Dr. Lederman is a staunch advocate of the importance of math and science education and outreach programs for today’s youth.

Links

Check out Dr. Lederman’s profile, his 1988 Nobel Lecture, and more at The Nobel Foundation‘s website.

Dr. Lederman is Director Emeritus at the Fermi National Accelerator Laboratory.

Dr. Lederman also founded the Illinois Math and Science Academy, and is one of the main proponents of the Physics First movement, which aims to rearrange the current high school curriculum so that physics precedes biology and chemistry.

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Responses

  1. Mediamama says:

    August 29th, 2008 at 9:20 am (#)

    Smart people make hard things sound so easy…

  2. fluidfilm says:

    August 29th, 2008 at 11:21 am (#)

    The U.S. zeroing out funding for ITER (an international project to build an experimental fusion reactor) is a disappointing mark on our commitment to participate in important joint technological solutions, a strategy that is compromising our economy and security in the satellite-building business. (See http://www.economist.com/displaystory.cfm?story…) On the bright side, there is continuing fusion energy research going on, and some alternative approaches may be promising. Harnessing fusion is a huge, long-term, forward-thinking project which could revolutionize power generation. But considering we haven't bothered to improve fuel efficiency in our cars for the past 3 decades, maybe we're just not so good at planning ahead.

  3. fuzzyleaves says:

    August 30th, 2008 at 10:42 pm (#)

    I think that fusion in our life time is possible. If people just worked hard enough we could invent a way of using fusion, and just not fission.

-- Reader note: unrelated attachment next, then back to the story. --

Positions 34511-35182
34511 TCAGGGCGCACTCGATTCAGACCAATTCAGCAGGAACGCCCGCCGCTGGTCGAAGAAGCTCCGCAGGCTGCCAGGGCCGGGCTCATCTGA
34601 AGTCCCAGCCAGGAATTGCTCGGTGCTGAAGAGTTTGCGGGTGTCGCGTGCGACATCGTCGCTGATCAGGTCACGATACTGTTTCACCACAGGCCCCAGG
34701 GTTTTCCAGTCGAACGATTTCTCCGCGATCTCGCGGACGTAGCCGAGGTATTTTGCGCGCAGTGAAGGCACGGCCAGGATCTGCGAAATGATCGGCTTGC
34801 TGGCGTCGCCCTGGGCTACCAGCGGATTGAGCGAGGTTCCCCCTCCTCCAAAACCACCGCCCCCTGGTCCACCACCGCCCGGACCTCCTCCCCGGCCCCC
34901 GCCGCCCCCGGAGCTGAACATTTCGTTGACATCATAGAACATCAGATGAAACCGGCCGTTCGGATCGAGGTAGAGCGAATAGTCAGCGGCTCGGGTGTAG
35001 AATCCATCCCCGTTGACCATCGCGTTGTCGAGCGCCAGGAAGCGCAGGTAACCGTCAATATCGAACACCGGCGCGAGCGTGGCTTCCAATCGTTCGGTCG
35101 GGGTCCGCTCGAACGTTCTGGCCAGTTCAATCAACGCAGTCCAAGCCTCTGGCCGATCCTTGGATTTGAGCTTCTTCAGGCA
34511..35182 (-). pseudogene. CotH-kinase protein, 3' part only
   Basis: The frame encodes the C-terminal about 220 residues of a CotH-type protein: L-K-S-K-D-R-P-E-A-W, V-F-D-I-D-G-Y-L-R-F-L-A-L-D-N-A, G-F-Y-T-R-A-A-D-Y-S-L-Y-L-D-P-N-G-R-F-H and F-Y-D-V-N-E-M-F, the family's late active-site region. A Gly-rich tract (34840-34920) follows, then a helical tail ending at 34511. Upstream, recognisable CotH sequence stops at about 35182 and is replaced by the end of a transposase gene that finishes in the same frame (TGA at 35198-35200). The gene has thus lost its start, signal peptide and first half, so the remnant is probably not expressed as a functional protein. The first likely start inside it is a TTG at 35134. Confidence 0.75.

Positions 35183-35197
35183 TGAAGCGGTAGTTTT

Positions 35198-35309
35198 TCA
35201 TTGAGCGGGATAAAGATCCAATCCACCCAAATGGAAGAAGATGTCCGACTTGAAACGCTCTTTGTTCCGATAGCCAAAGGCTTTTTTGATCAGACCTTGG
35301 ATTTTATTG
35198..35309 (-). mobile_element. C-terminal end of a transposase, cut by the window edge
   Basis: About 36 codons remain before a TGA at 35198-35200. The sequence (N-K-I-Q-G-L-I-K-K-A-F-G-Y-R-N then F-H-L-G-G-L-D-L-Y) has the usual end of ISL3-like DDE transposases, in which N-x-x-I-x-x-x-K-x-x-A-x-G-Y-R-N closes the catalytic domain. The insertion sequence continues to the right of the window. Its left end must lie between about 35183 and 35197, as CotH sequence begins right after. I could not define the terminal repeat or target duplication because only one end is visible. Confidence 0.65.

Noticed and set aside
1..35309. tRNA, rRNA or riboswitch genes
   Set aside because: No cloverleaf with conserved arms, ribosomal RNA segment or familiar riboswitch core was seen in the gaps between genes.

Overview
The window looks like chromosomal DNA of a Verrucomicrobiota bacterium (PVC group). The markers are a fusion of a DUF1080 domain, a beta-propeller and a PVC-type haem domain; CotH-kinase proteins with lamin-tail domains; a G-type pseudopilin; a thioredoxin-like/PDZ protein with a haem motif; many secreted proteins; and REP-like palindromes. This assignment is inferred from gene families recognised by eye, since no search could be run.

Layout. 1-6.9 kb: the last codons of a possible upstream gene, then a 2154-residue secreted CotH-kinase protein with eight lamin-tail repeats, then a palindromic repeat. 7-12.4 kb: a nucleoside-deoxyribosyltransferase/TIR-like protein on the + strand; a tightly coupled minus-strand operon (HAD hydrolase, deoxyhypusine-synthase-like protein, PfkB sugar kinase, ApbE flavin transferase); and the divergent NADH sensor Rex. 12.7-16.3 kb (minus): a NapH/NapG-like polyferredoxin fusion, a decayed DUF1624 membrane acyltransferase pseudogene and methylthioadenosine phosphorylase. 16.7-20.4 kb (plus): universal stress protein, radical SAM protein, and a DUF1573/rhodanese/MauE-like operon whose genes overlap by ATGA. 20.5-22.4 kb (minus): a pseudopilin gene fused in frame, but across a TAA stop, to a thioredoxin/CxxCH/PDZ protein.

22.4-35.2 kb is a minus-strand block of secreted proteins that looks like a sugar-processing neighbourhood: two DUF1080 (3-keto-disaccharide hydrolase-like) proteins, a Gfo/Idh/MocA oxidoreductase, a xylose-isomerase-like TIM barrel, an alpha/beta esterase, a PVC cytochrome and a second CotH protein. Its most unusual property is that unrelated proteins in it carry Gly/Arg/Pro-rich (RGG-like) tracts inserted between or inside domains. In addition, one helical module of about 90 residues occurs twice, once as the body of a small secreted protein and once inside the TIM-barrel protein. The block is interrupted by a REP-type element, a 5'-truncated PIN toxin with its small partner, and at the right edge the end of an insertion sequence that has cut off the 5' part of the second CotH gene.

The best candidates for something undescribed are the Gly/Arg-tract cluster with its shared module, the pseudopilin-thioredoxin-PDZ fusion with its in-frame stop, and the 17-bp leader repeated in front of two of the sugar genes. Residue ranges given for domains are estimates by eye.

4. Street Corner Science with Leon Lederman Pt.1 | ScienCentral says:

    September 5th, 2008 at 2:01 pm (#)

    [...]  by Toni Subklewe  |  August 21st, 2008  |  Published in All, Environment, Physics & Space Share Post: digg_bgcolor = ‘#cccccc’; digg_skin = ‘compact’; digg_window = ‘new’;  |   |  Stumble |  ARTICLEURL |  SHARETHIS.addEntry({ title: “Street Corner Science with Leon Lederman – Pt. 1″, url: “http://www.sciencentral.com/video/2008/08/21/street-corner-science-with-leon-lederman/” }); ScienCentral is taking science to the people in its first installment of “Street Corner Science,” a radical-yet-simple concept in which a film crew and a renowned scientist are plunked down on a busy city street corner, and an impromptu Q&A session with the public ensues. This video is the first of two “Street Corner Science” segments featuring Dr. Lederman; be sure to check out Part 2 here! [...]

  5. AIOOF says:

    September 22nd, 2008 at 10:36 pm (#)

    Sure, wrap a 200 MW Tokamak fusion reactor in a subcritical fission blanket and you can get harnessable energy out of the configuration. Could even use a molten salt blanket for online refueling, burn transuranics from current spent reactor fuel, and be inherently safe.

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    September 23rd, 2008 at 2:20 pm (#)

    This is a beautiful project, please keep this going.

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    September 28th, 2008 at 10:26 am (#)

    Great work… I have a a few questions myself…. Keep this going ….

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    Текст лично мне ничего особенного не дал. Но вот для многих он может оказаться реально полезным… :)